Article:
It is often remarked that children appear to grow up in the blink of an eye. Just ask any experienced parent. It seems like one day, their offspring is a helpless newborn who fits in the crook of an elbow on the way home from hospital. And the next day, they are all grown up and leaving home to start lives on their own. Spare a thought then for Michigan mom Darci Brown…
Indeed, Darci, who lives in the city of Jackson, MI, has experienced this phenomenon more drastically than most. In fact, her son, Broc, was always ahead of the curve. As an infant, her boy grew incredibly fast, and was towering over his kindergarten classmates at a very early age. An alarmed Darci asked doctors what was happening to her more than five-foot, five-year-old son. The medical professionals ran tests and then broke some horrible news. The Brown family had a massive problem on their hands, and one which could have tragic consequences.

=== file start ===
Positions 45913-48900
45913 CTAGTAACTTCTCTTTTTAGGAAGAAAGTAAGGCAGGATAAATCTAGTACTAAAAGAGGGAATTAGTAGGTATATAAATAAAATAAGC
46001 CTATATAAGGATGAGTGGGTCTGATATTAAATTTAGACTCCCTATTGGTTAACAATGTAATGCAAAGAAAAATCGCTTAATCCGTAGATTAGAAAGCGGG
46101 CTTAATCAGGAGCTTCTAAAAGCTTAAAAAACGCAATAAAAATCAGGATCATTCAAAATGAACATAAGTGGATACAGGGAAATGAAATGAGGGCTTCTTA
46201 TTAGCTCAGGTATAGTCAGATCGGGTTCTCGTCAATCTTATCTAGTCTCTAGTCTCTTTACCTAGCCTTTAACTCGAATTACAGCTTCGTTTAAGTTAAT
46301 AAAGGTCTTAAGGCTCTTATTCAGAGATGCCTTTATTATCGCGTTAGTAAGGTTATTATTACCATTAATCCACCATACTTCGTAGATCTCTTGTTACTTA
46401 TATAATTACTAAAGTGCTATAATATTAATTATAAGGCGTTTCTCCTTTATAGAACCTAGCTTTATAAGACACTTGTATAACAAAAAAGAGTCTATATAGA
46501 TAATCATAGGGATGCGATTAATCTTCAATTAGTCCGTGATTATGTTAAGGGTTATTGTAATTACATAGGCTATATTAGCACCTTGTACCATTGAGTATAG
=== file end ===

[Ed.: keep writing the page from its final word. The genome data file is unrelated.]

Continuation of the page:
Before that dramatic diagnosis, however, young Broc seemed just like his peers in kindergarten. He appeared normal in every respect but one. While the average five-year-old boy measures approximately 43 inches – just shy of four-feet tall – Broc totaled five feet, two inches. To put this in perspective, the average height of an adult American is five foot, nine for men and five foot, four for women.
With this in mind, Darci knew something wasn’t right so she consulted a physician. Their diagnosis was that Broc had Sotos syndrome, which is also known as “cerebral gigantism.” The hereditary condition, which affects about one in every 15,000 people, facilitates rapid, taller-than-average growth in newborns until the teenage years. By adulthood, however, most sufferers have settled into a normal height for an adult and there is nothing more to worry about.